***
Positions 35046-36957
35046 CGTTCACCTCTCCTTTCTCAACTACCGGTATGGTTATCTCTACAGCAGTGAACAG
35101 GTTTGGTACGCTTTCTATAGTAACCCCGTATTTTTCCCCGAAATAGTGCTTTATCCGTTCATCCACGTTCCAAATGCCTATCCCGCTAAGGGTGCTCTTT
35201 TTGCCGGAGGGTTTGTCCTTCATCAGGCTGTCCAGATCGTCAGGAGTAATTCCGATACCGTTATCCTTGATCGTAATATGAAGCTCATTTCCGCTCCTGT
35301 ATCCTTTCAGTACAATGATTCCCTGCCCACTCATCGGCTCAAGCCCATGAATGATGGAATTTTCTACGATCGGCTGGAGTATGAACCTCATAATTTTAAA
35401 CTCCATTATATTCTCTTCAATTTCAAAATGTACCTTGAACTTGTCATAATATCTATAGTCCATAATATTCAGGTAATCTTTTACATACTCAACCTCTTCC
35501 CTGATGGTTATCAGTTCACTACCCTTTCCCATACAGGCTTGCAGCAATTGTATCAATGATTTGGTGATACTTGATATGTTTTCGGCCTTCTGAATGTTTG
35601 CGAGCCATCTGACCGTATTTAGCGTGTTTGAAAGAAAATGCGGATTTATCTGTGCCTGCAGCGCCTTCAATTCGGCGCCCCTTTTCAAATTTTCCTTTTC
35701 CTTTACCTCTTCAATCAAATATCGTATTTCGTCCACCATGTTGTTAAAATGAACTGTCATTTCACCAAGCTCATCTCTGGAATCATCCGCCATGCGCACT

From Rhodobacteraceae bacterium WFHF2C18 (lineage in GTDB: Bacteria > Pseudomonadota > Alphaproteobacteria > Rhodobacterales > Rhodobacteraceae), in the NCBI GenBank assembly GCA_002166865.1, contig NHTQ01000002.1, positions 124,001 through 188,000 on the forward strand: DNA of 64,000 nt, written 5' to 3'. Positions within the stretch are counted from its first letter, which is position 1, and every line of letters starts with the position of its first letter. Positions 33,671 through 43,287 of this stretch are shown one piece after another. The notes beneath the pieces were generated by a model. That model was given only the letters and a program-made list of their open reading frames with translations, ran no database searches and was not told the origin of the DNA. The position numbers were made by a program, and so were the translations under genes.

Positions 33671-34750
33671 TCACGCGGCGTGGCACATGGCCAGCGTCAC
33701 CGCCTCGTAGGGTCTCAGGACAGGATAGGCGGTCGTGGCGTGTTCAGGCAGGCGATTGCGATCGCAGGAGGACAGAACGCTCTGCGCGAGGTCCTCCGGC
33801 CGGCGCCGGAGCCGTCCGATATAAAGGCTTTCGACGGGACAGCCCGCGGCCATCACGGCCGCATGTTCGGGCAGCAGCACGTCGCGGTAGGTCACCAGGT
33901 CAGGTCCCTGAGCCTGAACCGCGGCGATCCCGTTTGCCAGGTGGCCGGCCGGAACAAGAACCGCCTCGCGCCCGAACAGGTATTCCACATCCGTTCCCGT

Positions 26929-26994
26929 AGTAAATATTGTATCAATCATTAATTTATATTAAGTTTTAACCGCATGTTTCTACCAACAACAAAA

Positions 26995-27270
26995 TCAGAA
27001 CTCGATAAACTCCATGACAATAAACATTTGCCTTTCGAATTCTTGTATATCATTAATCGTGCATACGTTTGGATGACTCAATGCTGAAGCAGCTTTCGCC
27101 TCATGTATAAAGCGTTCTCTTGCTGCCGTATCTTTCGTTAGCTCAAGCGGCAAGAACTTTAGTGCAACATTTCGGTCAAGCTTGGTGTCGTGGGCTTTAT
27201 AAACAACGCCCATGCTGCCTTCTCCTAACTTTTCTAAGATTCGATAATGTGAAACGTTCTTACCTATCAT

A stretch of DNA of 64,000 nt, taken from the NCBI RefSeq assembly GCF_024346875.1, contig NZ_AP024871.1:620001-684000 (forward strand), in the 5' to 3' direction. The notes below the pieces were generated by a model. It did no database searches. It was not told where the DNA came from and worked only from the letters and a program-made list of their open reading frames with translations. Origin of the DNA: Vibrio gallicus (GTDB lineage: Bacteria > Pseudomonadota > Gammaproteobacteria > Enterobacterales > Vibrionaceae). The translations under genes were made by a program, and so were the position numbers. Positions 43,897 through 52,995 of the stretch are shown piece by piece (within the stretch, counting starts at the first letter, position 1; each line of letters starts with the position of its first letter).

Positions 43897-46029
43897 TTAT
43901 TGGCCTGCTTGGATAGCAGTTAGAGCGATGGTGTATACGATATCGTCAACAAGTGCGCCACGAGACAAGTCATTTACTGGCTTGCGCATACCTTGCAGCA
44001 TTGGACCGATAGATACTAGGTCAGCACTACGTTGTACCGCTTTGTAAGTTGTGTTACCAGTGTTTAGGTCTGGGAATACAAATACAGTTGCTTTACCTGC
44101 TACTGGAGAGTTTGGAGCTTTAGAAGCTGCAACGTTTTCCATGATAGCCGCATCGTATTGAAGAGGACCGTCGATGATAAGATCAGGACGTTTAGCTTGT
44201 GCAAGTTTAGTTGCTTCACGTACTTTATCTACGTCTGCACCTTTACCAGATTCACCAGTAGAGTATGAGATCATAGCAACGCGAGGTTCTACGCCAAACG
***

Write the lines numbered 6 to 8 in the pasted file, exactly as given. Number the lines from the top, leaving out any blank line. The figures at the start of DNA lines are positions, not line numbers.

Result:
35401 CTCCATTATATTCTCTTCAATTTCAAAATGTACCTTGAACTTGTCATAATATCTATAGTCCATAATATTCAGGTAATCTTTTACATACTCAACCTCTTCC
35501 CTGATGGTTATCAGTTCACTACCCTTTCCCATACAGGCTTGCAGCAATTGTATCAATGATTTGGTGATACTTGATATGTTTTCGGCCTTCTGAATGTTTG
35601 CGAGCCATCTGACCGTATTTAGCGTGTTTGAAAGAAAATGCGGATTTATCTGTGCCTGCAGCGCCTTCAATTCGGCGCCCCTTTTCAAATTTTCCTTTTC